July 12 (Bloomberg) -- Latvia’s central bank, which pegs its currency to the euro, cut its benchmark interest rate for the first time since 2010 after the European Central Bank lowered borrowing costs last week.
Latvijas Banka reduced the refinancing rate to 3 percent from 3.5 percent, Governor Ilmars Rimsevics told a news conference today in the capital, Riga. Overnight deposit rates were cut by 0.15 percentage point to 0.25 percentage point, while rates on the marginal lending facility were lowered by as much as five percentage points.
The Baltic country’s economy, which expanded a revised 6.9 percent from a year earlier in the first quarter, is at risk as Europe’s debt crisis threatens to derail growth. The ECB trimmed its main rate by 25 basis points to a record-low 0.75 percent on July 5, citing economic weakness.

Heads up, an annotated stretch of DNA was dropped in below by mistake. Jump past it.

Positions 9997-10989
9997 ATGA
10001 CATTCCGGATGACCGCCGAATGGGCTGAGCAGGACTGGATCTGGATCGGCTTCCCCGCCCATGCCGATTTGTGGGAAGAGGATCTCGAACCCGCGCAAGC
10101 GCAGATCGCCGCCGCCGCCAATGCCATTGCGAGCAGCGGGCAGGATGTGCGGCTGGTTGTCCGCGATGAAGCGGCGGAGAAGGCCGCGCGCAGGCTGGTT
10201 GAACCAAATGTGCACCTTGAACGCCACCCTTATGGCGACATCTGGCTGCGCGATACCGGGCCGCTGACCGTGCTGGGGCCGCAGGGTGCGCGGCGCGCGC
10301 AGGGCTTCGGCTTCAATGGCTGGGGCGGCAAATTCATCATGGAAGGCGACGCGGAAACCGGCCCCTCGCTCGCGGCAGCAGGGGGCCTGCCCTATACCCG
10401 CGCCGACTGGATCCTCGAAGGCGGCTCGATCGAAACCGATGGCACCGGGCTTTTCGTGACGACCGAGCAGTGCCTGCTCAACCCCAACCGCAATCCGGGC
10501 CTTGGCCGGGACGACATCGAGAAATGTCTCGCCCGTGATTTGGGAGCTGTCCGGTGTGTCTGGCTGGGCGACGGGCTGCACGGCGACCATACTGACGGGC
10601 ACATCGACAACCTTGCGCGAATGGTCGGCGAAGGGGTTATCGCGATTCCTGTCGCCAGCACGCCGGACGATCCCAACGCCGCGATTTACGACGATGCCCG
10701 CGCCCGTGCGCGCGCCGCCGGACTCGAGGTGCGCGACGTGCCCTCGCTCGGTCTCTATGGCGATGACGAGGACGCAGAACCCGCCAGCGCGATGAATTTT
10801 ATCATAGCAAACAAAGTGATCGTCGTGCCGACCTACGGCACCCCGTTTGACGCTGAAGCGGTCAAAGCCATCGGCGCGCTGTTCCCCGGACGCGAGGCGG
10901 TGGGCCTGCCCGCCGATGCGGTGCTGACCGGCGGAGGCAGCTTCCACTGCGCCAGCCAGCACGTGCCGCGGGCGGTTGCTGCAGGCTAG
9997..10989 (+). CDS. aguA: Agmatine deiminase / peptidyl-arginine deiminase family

Latvia’s borrowing costs were cut as “risks for price stability in the medium term are limited and inflation continues to slow,” the central bank said in an e-mailed statement. “The expected negative influence of the European debt crisis,” will also affect the economy.
The yield on Latvia’s dollar bond due 2021 fell 1 basis point today to 4.67 percent. The cost of insuring government debt against non-payment for five years using credit-default swaps rose to 261 basis points from 254, data compiled by Bloomberg show.
Inflation eased to 1.9 percent from a year earlier last month, the slowest pace in 20 months as energy costs fell. Gross domestic product will grow 3.5 percent to 4 percent this year, Rimsevics told reporters, upgrading a previous 1.3 percent estimate.
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